We aren’t in a new normal yet, but I’m still optimistic. The government needs to make some adjustments to adapt to the new environment we’re in now. However, the demand for affordable housing is through the roof. Homelessness is up in Toronto and nationally. In Toronto currently, the homeless population is 13,000 compared to just under 8,000 in 2019. We’re continuing to plow ahead with trying to get development projects off the ground. It’s tenuous in this precarious environment. We need certainty from the government, which we’re not getting right now. If anything, we’re adapting by pushing harder for that public support. And we’ll sit on development-ready sites until the capital stack lines up.
Q: What is your vision for growth? Have you modified it based on the current economic conditions? How so?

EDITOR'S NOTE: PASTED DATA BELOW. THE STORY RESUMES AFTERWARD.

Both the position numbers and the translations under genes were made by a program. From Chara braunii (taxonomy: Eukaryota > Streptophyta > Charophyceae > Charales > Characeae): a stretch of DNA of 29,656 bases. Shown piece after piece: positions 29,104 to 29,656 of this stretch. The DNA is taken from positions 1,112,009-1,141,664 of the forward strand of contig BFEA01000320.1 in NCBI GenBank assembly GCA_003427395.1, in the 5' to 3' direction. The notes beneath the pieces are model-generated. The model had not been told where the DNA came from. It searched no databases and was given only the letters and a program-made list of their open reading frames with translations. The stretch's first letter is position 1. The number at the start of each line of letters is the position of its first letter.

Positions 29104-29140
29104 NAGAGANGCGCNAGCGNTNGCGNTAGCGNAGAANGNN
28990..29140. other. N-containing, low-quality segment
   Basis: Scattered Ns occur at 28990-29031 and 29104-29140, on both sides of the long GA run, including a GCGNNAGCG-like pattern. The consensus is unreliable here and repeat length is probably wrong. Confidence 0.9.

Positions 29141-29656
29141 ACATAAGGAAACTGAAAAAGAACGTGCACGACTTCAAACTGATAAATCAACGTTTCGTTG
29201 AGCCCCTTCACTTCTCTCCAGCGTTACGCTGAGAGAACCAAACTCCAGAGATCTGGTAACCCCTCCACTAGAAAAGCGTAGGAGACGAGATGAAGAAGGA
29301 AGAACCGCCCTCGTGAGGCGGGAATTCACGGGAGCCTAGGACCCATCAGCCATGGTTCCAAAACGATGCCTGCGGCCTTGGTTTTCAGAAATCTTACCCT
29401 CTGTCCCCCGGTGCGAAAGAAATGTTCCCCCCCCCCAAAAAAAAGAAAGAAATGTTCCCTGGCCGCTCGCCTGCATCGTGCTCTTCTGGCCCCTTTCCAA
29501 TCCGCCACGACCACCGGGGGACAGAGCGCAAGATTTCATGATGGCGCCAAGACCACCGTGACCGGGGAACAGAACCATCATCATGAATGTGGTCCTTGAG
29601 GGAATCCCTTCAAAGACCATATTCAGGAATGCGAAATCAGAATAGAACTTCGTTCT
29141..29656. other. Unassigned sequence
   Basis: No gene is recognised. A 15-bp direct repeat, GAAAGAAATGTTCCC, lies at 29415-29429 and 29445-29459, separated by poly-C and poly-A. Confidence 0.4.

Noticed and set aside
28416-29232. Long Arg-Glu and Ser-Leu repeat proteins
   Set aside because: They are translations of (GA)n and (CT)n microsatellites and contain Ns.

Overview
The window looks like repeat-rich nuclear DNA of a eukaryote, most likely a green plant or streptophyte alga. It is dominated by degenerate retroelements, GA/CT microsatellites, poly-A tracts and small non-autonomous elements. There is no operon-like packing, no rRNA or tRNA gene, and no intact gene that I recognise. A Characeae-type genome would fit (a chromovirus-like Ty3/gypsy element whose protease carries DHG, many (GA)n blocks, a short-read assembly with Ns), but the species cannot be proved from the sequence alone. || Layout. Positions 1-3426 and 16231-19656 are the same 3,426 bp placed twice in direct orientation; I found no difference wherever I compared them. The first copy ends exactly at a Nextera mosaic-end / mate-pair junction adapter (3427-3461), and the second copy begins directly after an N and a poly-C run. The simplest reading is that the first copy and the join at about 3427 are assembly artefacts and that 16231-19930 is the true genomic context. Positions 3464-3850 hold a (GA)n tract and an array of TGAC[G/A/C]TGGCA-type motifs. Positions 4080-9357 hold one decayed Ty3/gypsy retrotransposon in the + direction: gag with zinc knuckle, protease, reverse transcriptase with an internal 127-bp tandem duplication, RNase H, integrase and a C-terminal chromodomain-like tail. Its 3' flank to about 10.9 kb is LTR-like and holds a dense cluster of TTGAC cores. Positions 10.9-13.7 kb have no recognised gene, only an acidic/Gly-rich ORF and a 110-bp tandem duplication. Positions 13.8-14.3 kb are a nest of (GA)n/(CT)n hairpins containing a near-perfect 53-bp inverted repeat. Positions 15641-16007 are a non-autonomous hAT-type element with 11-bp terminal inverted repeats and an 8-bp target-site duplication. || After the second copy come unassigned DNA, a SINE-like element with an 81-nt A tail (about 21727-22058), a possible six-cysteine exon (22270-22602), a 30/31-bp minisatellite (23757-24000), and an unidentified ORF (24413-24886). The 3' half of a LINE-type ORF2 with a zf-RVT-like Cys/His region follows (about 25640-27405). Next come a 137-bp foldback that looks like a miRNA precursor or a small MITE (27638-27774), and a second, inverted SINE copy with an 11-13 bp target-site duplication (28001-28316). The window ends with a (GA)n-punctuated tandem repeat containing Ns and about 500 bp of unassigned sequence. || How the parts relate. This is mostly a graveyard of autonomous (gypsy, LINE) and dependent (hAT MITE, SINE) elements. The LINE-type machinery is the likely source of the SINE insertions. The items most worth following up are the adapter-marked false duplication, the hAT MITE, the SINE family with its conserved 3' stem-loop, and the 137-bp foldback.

Ultimately, we want to develop new housing at scale, purpose built to our requirements. That accessibility is important for our tenants. At scale, we can deliver more services in those communities. Our goal is to enable people coming out of homelessness to live in the same type of suites that a market renter would live in. But we have made a bit of pivot into the acquisition of existing rental assets when there is turnover. The City of Toronto recently launched the Multi-unit Residential Acquisition Program (MURA), which provides city funding for the purchase of existing affordable inventory. MURA allows us to achieve one component of our objectives, which is to preserve rental housing in the market that is affordable. We want to give people living with mental health challenges the opportunity to integrate into rental communities.
Q: As you look ahead to 2023 and beyond, what are your priorities?